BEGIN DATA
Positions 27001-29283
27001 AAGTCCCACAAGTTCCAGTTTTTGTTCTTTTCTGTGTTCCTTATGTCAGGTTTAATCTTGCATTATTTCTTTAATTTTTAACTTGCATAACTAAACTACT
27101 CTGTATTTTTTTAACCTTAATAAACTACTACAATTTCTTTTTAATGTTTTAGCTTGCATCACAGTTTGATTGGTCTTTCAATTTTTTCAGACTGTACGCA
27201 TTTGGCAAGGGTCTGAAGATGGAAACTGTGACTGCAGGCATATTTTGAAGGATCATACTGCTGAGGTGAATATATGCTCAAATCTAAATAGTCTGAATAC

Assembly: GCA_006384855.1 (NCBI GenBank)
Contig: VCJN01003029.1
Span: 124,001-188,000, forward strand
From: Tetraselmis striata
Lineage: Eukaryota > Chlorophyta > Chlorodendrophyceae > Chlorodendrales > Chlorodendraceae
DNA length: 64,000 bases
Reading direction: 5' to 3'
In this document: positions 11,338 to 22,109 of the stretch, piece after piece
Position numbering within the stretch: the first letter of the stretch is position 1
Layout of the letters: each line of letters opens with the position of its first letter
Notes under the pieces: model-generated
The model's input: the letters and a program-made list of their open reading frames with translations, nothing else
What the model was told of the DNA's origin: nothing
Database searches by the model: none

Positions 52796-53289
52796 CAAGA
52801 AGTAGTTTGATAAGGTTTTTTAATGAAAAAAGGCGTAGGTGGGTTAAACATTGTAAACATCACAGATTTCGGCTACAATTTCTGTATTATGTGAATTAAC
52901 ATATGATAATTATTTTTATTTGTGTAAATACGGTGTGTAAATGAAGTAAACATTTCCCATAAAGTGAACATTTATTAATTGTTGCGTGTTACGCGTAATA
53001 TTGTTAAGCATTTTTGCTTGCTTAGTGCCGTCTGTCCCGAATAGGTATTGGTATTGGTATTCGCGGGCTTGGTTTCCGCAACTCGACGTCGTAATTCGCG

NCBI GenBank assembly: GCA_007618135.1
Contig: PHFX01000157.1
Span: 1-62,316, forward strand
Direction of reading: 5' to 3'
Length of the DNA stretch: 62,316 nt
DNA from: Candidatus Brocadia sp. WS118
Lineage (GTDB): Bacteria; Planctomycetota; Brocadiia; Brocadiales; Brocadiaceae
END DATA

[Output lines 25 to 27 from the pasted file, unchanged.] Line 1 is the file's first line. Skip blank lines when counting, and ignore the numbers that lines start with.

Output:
Contig: PHFX01000157.1
Span: 1-62,316, forward strand
Direction of reading: 5' to 3'